4 minute read
Google, Facebook, Amazon: Who will win the fight for ad tech dominance?
by Chris Stark
Header bidding won’t be going anywhere anytime soon. As I discussed in my last post, in addition to the significant benefits it’s bringing to publishers, it’s bringing lots of complexities and considerations our industry hasn’t tackled before. That means it will demand more attention than ever before as the need to test and innovate continues to grow.
As we look forward, what changes will we be innovating around in the next year or so? Here are some of the bigger ones we’ve been discussing at Freestar.
Server to Server has understandably been a hot topic when discussing the evolution of header bidding. The big question is, though, is it all or nothing or is there an optimal set-up? Is it all server to server, or is it some combination of machine learning and server to server connection? Is it purely header bidding? That’s the underlying question right now.
As header bidding evolves, we’ll see changes in how the auction is executed. Right now the second bid price auction is how most of the ad networks work, but we may see that change to first bid price, and then potentially to multiple rounds of bidding. Second bid price made sense when Google maintained power over the auction and there weren’t enough buyers to give any one participant enough confidence to bid as high as they could. Now, since there are plenty of buyers and it’s a very information-rich system, the second bid price is over-benefitting the buyer. Publishers can take back control and run the auction in a way that prioritizes their own interests, not just those of buyers. The priority is no longer just to get buyers to the table. It’s to create an auction that facilitates true competition for valuable publisher inventory.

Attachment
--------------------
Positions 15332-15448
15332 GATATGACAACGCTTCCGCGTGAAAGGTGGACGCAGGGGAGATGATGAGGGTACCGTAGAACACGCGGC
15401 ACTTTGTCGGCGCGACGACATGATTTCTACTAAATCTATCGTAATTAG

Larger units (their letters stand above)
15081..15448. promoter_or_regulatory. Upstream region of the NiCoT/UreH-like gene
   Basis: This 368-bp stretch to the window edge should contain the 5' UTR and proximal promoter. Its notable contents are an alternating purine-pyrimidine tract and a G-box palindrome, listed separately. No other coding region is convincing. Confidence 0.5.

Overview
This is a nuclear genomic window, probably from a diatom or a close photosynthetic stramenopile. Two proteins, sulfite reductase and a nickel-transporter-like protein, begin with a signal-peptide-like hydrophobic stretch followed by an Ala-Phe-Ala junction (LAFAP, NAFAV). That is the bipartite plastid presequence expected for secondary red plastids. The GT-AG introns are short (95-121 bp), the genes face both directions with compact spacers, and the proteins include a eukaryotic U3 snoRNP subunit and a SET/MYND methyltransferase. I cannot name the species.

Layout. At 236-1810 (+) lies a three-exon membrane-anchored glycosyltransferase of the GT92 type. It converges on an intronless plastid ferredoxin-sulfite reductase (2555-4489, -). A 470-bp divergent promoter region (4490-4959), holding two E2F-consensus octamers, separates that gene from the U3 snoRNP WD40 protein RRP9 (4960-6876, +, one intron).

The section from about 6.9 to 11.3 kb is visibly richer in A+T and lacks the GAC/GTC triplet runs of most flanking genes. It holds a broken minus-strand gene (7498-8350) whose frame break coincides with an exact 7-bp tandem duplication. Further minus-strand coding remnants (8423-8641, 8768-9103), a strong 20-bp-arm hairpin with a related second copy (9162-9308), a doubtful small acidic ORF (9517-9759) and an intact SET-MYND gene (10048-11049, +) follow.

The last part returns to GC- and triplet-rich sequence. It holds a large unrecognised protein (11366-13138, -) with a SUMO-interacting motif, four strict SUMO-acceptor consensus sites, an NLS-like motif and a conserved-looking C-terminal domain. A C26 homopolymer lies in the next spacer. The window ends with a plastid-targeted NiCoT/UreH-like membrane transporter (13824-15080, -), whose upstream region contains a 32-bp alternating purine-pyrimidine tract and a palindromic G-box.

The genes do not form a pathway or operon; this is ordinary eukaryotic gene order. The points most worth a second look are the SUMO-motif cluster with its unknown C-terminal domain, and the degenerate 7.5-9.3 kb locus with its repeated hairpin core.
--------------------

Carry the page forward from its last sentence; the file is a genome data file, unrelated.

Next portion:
As I mentioned in my last post, publishers should start to demand more out of their partners, to ensure they’re benefitting equally. As they do this, priorities will shift and they’ll likely realize fewer intermediaries are needed in order to get to the end result. Network exchanges, particularly those who aren’t providing added value or bringing unique demand, will decrease in number. Before header bidding, many networks marketed themselves as having unique expertise and offerings that set them apart, but they were essentially packaging the same demand sources. With header bidding and the disappearance of the waterfall, these networks are winning fewer bids, becoming less relevant, and will be even more at risk when major publishers realize they’re equipped to set up their own relationships directly with DSPs.
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